PROVEN LEADERSHIP ON EDUCATION FUNDING

FOR IMMEDIATE RELEASE

Contact: Senate President Ted Gatsas

(603) 271 – 2111

September 25, 2006

MY TURN: Proven Leadership on Education Funding

Since the original Claremont ruling, Republicans have continually provided leadership. So, I ask you -what has changed? The pundits and political know-it-alls are calling for a Constitutional Amendment (CACR). I think a brief lesson in current Senate legislative history is needed so that everyone is clear on exactly where I stand. Go back to March 22, 2006; I proposed a Constitutional Amendment (CACR 43) shortly after Judge Groff ruled the current school funding plan unconstitutional. At the time as the Senate President I felt it incumbent upon myself to offer a solution. History has taught us that the New Hampshire Supreme Court has no problem using their robes to legislate from the bench; on September 8th rather than returning the original ruling back to the lower court for a trial the Supremes handed down an edict essentially supporting a broad-based tax. I must have been clairvoyant because I predicted this was on the horizon and unfortunately I was right.

So there it was CACR 43;  it proposed, “the legislature shall have the authority to make reasonable determinations of the content, extent, funding, and delivery of public education.” In one sentence problem solved! Once and for all, the legislature told the courts stay out of our business. Unfortunately, only 14 of the required15 Senators felt the same way. On March 22, 2006 I led the charge to end this fight. The following are excerpts from my floor speech from that day, and without a doubt, I was very clear on where I stood.

“. . . We’ve talked about being bipartisan. There isn’t a piece of legislation that’s going to come before this body that’s more important than this. . . . this is about the kids . . ..let’s stop playing the game . . . it’s very clear . . . .This is a separation of powers . . .we [the legislature] have that ability to talk about content . . . We had a debate on this floor last year about civics and whether that should be in legislation that a child learns it. We decided that, not the court. This amendment is not to usurp judicial oversight. This [the Constitutional Amendment] is there so that we can make decisions. . . . If we talk about true bipartisanship this is it. .. . I merely believe that we make the decisions, and we should make them here. Allow the people that send us here, and that’s the question, allow those people, once and for all, to either say yes or no because we’re only going down a very slippery slope. And it’s truly about a broad-based tax. Because the only way you’re going to define adequacy, the only way you can define that is with an awful big bucket of money. And if that’s the question, if it’s truly about money as I asked one of the members of New Hampshire Café, instead of 11million if you’ve got 15 would you be leading the charge for this? After a fifteen second delay, the answer was, “I don’t know.” It’s about money. Let’s not kid ourselves. . . . You need to create two hundred and thirty-four different education funding plans to make every community in this state happy. So let’s think about where we’re going. Let’s think about what we’re doing. Because we all have an opportunity today and that opportunity is much bigger than we’ll ever see again. Let’s not fool ourselves. It’s about a broad-based tax. . . . So when we leave these halls,and we talk about bipartisanship, let’s just remember today, because today’s an important day. This Senate has the opportunity . . ..let’s give the people of New Hampshire a chance. They won’t let us down. . . . We should not take that vote away from them. They are smarter, brighter, more clever than we ever thought of. Give them the opportunity. They won’t fail us. So remember, when we talk about bipartisanship, maybe we need to find an amendment and look for a judicial review on any other bill we’re looking to do. And maybe that might come sooner than we think. Thank you, Mr. President.”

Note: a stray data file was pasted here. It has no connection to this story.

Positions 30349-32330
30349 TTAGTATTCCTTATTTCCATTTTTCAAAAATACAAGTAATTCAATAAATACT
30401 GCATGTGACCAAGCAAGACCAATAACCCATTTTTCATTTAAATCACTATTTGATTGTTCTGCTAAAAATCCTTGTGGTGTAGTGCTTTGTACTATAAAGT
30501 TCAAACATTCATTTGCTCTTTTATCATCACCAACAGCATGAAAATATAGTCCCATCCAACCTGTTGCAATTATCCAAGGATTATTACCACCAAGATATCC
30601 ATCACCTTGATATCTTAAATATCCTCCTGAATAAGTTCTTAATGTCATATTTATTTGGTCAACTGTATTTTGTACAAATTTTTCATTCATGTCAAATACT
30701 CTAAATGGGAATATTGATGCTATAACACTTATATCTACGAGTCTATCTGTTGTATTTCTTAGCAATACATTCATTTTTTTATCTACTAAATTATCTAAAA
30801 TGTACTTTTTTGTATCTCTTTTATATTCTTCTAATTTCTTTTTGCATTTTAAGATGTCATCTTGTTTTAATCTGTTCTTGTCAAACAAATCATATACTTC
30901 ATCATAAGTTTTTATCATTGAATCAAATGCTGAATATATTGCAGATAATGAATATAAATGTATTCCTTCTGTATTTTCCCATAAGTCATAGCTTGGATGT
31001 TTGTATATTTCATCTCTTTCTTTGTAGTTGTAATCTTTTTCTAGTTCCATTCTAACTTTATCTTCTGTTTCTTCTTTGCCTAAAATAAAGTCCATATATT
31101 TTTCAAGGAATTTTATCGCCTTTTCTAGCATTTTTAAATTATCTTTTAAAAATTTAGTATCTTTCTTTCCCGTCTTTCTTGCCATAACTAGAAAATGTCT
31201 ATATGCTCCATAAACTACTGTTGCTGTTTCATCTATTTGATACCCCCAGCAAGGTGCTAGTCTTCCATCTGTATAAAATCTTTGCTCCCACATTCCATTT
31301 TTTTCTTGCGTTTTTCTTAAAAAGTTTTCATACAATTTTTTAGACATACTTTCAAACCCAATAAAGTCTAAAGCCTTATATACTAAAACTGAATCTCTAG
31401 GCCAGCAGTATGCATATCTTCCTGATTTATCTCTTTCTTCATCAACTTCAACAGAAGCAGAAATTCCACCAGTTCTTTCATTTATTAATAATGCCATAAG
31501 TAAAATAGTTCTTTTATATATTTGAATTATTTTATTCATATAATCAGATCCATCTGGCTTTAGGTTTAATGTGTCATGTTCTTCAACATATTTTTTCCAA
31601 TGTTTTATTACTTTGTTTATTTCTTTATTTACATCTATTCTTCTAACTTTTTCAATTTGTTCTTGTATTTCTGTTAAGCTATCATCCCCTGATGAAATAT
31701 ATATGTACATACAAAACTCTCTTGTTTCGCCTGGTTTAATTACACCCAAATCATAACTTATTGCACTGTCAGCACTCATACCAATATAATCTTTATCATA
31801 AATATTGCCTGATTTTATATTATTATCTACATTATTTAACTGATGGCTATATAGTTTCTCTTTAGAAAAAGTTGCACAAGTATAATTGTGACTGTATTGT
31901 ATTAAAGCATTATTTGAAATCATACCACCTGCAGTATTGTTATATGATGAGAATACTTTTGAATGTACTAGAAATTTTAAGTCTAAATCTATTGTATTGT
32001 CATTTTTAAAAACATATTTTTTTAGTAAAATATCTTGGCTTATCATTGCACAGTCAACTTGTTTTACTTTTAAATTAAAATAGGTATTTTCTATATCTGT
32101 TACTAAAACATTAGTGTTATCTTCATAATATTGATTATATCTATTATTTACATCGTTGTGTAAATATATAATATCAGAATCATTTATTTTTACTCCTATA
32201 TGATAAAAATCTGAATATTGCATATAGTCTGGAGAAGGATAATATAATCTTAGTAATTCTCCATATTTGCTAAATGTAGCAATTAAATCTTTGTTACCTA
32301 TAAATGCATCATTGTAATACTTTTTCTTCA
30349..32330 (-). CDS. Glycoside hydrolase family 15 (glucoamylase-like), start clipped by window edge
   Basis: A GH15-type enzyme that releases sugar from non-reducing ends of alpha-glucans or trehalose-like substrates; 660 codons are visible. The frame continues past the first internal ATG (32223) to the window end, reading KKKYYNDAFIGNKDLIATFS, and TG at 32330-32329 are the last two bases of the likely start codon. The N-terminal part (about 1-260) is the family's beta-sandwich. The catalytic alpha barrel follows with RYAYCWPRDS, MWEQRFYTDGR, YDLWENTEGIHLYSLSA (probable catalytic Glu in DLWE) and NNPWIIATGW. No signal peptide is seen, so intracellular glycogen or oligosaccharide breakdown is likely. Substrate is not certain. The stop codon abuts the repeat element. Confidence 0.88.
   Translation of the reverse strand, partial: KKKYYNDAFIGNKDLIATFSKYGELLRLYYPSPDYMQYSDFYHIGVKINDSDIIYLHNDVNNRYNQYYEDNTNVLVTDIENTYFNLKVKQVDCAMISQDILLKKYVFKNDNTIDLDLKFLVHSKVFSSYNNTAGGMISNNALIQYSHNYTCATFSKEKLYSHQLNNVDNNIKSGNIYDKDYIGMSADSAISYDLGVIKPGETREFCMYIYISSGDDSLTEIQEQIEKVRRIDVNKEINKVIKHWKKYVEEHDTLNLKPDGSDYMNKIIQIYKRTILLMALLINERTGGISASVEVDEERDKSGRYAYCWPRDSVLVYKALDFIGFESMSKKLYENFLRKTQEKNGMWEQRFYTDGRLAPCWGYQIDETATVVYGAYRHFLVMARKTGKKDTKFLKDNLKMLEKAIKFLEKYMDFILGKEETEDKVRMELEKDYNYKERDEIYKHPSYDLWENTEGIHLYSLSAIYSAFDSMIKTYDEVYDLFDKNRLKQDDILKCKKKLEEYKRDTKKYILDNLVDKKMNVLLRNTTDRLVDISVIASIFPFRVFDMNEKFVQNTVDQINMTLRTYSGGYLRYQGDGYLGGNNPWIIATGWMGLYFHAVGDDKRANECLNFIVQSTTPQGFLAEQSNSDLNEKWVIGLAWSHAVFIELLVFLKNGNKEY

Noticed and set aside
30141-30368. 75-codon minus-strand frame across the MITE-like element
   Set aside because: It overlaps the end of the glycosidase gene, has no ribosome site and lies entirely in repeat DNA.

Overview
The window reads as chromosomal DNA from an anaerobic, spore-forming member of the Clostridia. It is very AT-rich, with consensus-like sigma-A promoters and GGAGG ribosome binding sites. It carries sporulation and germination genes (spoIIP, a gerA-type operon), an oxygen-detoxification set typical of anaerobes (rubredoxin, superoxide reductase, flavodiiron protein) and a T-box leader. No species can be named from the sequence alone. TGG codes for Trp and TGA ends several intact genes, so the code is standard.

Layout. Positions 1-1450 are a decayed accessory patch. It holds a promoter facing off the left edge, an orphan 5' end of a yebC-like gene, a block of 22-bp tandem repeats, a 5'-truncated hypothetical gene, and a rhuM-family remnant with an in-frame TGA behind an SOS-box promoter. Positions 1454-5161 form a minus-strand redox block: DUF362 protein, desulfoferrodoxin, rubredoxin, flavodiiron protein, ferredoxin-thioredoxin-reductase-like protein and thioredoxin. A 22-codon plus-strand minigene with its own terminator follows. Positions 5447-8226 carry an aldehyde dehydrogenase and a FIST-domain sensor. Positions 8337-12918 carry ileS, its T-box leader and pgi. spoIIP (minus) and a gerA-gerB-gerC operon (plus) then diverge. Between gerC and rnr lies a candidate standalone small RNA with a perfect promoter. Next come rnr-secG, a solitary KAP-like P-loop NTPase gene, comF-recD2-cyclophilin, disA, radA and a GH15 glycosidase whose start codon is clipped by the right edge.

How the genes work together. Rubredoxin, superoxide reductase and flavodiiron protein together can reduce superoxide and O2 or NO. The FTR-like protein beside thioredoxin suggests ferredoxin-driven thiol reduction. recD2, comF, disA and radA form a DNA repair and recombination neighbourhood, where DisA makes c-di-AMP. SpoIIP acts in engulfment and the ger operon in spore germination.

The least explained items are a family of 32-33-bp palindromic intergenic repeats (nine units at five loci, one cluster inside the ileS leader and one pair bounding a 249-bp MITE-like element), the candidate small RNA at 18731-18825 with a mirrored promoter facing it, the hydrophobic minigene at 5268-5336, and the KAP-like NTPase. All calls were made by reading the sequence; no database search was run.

In closing, I ask where were you in March? So today, when you ask for leadership, ask for it from those who have yet to provide it